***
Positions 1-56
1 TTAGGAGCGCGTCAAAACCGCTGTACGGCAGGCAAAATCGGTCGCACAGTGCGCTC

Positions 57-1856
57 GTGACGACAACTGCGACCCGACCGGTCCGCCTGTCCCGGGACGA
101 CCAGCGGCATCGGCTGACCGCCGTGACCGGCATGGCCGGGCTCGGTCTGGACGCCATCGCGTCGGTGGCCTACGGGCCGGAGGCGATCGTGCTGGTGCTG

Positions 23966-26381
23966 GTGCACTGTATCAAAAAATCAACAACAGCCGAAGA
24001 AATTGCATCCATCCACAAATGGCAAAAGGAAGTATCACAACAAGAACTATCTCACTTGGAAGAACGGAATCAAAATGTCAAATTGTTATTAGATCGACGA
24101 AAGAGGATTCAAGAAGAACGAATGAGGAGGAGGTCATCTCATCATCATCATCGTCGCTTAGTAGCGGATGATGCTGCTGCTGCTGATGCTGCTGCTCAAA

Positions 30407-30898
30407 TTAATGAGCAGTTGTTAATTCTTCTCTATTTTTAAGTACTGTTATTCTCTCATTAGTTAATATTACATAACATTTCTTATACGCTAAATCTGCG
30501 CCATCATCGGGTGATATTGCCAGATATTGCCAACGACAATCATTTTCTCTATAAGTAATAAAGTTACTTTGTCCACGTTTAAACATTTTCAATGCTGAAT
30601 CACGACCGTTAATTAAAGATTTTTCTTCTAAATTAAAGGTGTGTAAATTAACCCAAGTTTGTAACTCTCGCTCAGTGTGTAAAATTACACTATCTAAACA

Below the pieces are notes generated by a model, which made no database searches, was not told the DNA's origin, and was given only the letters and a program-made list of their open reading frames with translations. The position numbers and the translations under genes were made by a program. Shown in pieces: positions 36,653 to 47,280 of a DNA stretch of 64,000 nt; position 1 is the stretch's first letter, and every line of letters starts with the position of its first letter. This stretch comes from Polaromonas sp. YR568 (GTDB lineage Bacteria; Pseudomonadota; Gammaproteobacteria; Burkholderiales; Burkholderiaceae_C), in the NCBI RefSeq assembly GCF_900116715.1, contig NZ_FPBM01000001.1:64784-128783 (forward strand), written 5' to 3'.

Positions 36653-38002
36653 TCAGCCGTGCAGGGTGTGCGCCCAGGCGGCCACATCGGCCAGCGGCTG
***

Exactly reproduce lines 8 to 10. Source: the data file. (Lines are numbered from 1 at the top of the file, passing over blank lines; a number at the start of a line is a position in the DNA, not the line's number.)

24001 AATTGCATCCATCCACAAATGGCAAAAGGAAGTATCACAACAAGAACTATCTCACTTGGAAGAACGGAATCAAAATGTCAAATTGTTATTAGATCGACGA
24101 AAGAGGATTCAAGAAGAACGAATGAGGAGGAGGTCATCTCATCATCATCATCGTCGCTTAGTAGCGGATGATGCTGCTGCTGCTGATGCTGCTGCTCAAA

Positions 30407-30898